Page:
Salman Rushdie’s Midnight’s Children, seems to be Booker’s favorite, having won the recent Best of Booker Award. But a little deeper insight provides a different perspective. The impact of colonial era, especially in the commonwealth countries had enormous effect on literature, leading it’s way to post colonial literature. But has post colonial writing overcome the trauma of colonialism ? The answer seems to be no in a vague manner; merely writing in English does not suggest so; rather issues creeping up in such writings is what is more interesting and noteworthy and without doubt it is all anti-colonialism: the effects of it. The West plays its cards and make post colonial studies and texts more revolutionary (through prizes like this), though in reality it’s only statement in facts, because of which deeper rich, cultural and complex indigenous writing do not get acclamation. Almost most of the recognized writers today deal with post colonialism or at least have dealt with it before:Amitav Ghosh’s The Glass Palace is a stunning example – a much better book than Midnight’s Children to me. The recent trend whether one calls it post colonial or post modern are problems of migration, at least one in ten books address this issue- In the Inheritance of Loss (Kiran Desai – Booker Prize Winner)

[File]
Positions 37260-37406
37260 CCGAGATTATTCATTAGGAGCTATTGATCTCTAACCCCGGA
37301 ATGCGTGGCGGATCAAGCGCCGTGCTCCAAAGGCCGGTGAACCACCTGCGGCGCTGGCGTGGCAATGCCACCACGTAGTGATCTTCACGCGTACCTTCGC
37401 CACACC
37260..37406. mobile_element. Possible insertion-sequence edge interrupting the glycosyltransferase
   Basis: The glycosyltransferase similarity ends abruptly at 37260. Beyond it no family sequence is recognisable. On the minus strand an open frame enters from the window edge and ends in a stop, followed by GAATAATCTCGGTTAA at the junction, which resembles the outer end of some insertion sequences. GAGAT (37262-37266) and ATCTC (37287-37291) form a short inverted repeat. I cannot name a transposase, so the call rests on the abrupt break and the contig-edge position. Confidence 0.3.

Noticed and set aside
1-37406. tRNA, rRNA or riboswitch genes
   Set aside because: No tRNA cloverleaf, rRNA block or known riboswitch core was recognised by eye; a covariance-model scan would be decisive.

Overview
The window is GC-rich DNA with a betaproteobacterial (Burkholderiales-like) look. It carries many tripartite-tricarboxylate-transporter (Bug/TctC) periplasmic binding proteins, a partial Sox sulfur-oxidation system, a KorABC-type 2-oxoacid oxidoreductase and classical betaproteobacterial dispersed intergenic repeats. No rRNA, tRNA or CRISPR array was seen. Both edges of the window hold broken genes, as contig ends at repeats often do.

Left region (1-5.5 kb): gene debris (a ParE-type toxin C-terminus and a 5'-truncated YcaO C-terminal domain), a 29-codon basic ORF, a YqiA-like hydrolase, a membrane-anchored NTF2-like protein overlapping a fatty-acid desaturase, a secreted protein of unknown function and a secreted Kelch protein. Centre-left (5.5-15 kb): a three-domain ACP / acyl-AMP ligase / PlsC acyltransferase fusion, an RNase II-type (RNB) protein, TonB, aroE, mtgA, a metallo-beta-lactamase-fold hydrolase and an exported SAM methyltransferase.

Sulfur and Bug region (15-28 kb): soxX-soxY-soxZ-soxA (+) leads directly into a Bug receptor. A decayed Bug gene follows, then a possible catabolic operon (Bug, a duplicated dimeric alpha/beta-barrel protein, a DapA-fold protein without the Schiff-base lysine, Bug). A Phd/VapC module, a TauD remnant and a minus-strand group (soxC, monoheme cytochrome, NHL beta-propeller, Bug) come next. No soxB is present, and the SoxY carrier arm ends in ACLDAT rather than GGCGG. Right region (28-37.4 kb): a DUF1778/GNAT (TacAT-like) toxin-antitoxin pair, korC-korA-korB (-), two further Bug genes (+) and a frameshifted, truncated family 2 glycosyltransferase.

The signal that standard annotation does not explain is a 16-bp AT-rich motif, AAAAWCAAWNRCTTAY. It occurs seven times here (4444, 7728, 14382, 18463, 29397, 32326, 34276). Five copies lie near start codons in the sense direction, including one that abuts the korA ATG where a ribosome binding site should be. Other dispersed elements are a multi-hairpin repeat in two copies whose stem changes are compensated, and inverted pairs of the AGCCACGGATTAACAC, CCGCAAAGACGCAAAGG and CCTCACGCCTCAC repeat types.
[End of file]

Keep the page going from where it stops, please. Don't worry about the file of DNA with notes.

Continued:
I do not understand why the west is so obsessed with post colonial insight, when there are so many other options available. This is another advertisement for Rushdie and Cynicism. I do not say Rushdie’s Midnight’s Children is the best though it is certainly one of the best. Part of the Booker’s decision involves popular macabre and resonance rather than the strict evaluation and analysis of the text itself and there have been enough criticism on Booker prize Committee, to give it the credibility over it’s decision. The media attention and hype drown the other good fiction into corners, read only by few. Salman Rushdie is a popular figure and constantly in news for marriages and divorce – so anything to do with him is news and I really do doubt whether people who voted for him, ever read his books. His recent The Enchantress of Florence – which is also in the Booker list for 2008 is just his another stereo typed fiction – something that I could never finish because there was nothing worthwhile there. The second part of the book was filled with only one word all over, which I do not like to mention here. I think the only element they look in non-European writers is Post colonial color or tone in the fiction coupled with their popularity.
It is better for the Booker Committee to delve deep into what are they doing to good books…